BB: So, when I say the rules of the world are established, it means that we understand the landscape of things. We understand what the rules are, we understand, “Okay, in Black Panther, Wakanda’s hidden away. Oh, but they’ve got a material source that people are after, so there’s something valuable, but the world doesn’t know.” We start to understand what the rules are. Act One is also the inciting at the very end of Act One, the inciting incident. That’s when the shit hits the fan. Something really hard happens.
BB: So, listen to what Act Two is, which I think is so interesting. Act Two is where the protagonist looks for every comfortable way to solve the problem. Every easy way to solve the problem. Every way to solve the problem that does not require the hero’s vulnerability. How can I solve it without being vulnerable? And it’s not until the lowest of the low moment happens, where our protagonist, our hero, realizes, “I can’t solve the problem without vulnerability.” We go to Act Three, which is where the protagonist learns the lesson, proves that she has learned the lesson, proves it at all costs, which is primarily vulnerability. And it’s all about redemption. Our character has gone on this journey, has learned about the importance of… Has had horrible trials and tribulations, but has learned about the value of stripping it all down and putting yourself out there and being brave and vulnerable.
BB: So, when I read this from Darla, my first thought was like, “Oh my God, holy crap, this is Joseph Campbell’s Hero’s Journey.” Joseph Campbell, American scholar, professor, writer, best known for his work on comparative mythology and religion, and Campbell found that countless myths from different times and cultures all around the world share this fundamental stage and structure, which he calls The Hero’s Journey, or some people call it the monomyth, like one myth. And it came back to me, because this whole idea is introduced in a book called The Hero with a Thousand Faces, which, every Jungian and Joseph Campbell book was on my mom’s bookshelf in the ’70s. Probably your mom’s bookshelf or your bookshelf, or your family’s bookshelf as well, and I read all of these in my 20s, re-read them in my 30s, and so I’m like, “Oh my God, storytelling and how we handle stories, this can help us because we’re in the middle of a story. And we can’t get through the end until we’re vulnerable.”
BB: I shot an email back to Darla and said, “Hey, is my Joseph Campbell comparison on target?” And she said, “Yeah. We reference Joseph Campbell and the hero’s journey at the beginning of every film.” Which is so cool, like who knew that? What’s that thing called in films? An Easter egg. As the protagonist in the story of the pandemic, as a protagonist in the story for the fight for racial justice, we can continue to try to solve the crisis in every way that we can imagine that doesn’t involve being vulnerable and real, or we can understand that there’s really no way to solve Day Two until we get vulnerable faster, maybe we can keep the lowest of the low from happening although I think it’s already happened and it continues to happen. In sobriety, we call that a high bottom, looking for the high bottom. Do you really have to end up almost dead or in jail before you realize there’s a problem? Can we accelerate our commitment to just being real and vulnerable and saying, “God, we’re in Day Two.” But we’re not turning back, and not turning back is okay, because we have a fight to fight in front of us.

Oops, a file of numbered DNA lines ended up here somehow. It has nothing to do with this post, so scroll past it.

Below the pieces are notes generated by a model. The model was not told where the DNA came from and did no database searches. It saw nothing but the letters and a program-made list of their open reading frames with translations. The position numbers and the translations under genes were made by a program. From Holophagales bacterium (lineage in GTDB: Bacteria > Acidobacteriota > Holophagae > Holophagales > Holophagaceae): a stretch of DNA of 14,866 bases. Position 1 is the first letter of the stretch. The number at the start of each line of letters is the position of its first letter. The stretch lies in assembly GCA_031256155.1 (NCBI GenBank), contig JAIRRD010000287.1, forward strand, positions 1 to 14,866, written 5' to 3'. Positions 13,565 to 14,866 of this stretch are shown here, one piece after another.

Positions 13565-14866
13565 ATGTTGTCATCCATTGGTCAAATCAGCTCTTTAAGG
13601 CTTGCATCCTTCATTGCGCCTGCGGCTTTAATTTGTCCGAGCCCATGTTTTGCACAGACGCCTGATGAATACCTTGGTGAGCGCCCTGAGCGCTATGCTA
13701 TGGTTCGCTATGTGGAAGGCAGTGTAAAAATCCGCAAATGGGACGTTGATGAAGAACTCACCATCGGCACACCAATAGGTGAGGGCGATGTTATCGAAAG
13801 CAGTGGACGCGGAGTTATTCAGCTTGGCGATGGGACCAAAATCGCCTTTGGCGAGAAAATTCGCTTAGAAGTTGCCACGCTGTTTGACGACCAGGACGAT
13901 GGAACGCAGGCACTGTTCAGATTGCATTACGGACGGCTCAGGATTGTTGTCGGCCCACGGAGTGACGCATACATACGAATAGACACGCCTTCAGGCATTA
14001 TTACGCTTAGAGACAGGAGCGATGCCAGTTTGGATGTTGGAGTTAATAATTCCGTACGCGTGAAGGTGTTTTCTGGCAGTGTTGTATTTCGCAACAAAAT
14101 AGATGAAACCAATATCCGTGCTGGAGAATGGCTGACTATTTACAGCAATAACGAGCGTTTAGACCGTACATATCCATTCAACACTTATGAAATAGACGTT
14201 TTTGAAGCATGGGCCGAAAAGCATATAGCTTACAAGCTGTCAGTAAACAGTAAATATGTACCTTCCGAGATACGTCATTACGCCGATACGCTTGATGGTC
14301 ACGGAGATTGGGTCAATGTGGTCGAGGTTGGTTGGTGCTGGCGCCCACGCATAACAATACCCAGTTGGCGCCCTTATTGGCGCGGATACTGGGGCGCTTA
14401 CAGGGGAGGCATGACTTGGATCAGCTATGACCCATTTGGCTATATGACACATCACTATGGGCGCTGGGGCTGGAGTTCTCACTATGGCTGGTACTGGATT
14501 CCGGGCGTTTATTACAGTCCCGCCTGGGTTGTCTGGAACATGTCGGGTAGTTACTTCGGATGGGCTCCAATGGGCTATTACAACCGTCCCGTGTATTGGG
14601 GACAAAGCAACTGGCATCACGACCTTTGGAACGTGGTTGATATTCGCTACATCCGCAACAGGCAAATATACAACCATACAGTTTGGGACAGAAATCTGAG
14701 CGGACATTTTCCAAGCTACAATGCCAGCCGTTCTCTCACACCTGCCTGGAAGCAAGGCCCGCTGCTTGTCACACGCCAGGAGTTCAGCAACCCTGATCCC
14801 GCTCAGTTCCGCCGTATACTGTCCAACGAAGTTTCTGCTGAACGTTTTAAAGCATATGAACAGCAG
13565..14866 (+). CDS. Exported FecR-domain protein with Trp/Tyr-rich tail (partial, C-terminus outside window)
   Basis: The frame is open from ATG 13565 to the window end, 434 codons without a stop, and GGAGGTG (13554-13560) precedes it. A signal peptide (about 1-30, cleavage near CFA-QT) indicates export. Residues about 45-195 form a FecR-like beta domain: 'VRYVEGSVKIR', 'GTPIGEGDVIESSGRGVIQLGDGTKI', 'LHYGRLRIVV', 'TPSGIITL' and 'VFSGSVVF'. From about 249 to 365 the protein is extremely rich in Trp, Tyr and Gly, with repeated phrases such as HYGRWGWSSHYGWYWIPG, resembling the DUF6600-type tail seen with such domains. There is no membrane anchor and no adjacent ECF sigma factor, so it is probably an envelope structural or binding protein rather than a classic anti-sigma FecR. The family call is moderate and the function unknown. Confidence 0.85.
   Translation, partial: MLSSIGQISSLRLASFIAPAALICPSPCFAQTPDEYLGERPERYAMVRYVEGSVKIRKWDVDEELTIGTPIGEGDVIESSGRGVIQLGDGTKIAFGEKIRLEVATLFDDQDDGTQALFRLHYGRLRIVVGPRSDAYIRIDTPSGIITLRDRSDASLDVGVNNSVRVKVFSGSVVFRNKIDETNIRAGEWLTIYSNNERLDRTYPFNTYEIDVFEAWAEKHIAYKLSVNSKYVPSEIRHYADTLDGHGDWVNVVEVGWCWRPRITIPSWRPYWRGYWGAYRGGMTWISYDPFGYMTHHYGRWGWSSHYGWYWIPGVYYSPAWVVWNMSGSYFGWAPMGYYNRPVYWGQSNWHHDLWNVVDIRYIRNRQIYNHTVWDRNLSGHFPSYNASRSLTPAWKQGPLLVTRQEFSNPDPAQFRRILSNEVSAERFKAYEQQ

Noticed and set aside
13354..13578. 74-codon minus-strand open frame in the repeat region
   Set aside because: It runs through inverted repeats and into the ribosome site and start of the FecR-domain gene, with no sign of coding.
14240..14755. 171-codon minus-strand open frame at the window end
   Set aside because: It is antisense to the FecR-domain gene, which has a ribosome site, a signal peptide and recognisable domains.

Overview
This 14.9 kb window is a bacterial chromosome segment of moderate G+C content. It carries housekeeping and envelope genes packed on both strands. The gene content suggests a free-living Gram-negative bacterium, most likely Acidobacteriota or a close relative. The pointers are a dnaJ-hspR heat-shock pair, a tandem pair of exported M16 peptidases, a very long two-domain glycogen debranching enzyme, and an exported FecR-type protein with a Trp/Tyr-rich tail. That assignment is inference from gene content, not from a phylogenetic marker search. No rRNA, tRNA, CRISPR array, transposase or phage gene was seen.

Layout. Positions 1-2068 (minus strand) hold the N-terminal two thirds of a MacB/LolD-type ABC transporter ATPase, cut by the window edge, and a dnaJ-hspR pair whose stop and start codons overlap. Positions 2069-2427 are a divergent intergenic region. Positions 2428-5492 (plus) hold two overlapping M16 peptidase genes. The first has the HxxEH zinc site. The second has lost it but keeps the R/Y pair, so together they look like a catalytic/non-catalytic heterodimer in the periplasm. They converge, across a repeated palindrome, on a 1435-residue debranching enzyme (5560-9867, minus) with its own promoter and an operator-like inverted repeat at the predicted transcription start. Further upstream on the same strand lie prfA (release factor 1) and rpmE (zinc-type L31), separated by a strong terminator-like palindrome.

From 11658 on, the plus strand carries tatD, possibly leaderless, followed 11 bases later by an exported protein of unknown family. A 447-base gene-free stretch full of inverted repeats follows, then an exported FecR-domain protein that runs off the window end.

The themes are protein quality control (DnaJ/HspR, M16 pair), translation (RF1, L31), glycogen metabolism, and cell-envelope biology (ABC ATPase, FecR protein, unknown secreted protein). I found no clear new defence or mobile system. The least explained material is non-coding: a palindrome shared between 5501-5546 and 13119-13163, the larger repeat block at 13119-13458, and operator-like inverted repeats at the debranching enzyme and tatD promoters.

BB: And in order to get there, we’re going to have to strip it all down and get really deeply, messy, human. When we look at our lives right now, our work, our family, our faith, our friends, what would it mean to get a little bit more honest and a little bit more human and vulnerable right now? What would we say or ask for? I think around race, the most vulnerable thing we could do collectively right now is own the truth of our history. Our brutal story of slavery and the systems that were built to support the dehumanization of people. If we could say “we’re at the point of no return, thank God, let’s just take it all off and get honest,” what would happen? How much faster and how much more effectively could we stop the brutality and make change? I think what sucks and what’s the hardest part about Day Two is exactly what Ed and the Pixar team pointed out that it’s a non-negotiable part of the process, whether it’s a pandemic or an uprising or a difficult process at work, a fight with our partners; experience does not give us easy passage through the middle space.
BB: I want to say that again: No matter what the middle is, experience does not give us easy passage through struggle. Experience only grants us a little grace that whispers, “This is a part of the process. Stay the course. Stay the course.” We’re in Day Two friends, and again, experience doesn’t even give us a little spark of light in this mess right now, it only gives us a little bit of faith that we can navigate it together. Most of the time when we’re in complete darkness, we wave our arms around to reach out and grab someone who can walk with us, to get our bearings, to give us perspective, to hold on to. I think it’s that time. The middle is messy, but it’s also where the magic happens. If we believe in ourselves, if we reach out together, and if we lean into a little bit of that grace that says, “We can get through this.”
BB: I’m so grateful for the podcast. I’m grateful to be back. I think we are in the messy middle, and I think we have to unlock the path, we have to unlock people, and then we have to unlock ourselves. I hope this is what we do together with Unlocking Us. Thank you for listening, and again, I’m so grateful to be reconnected, and I was going to say walking with you through this, but stumbling in the dark with you reaching out for each other, grateful.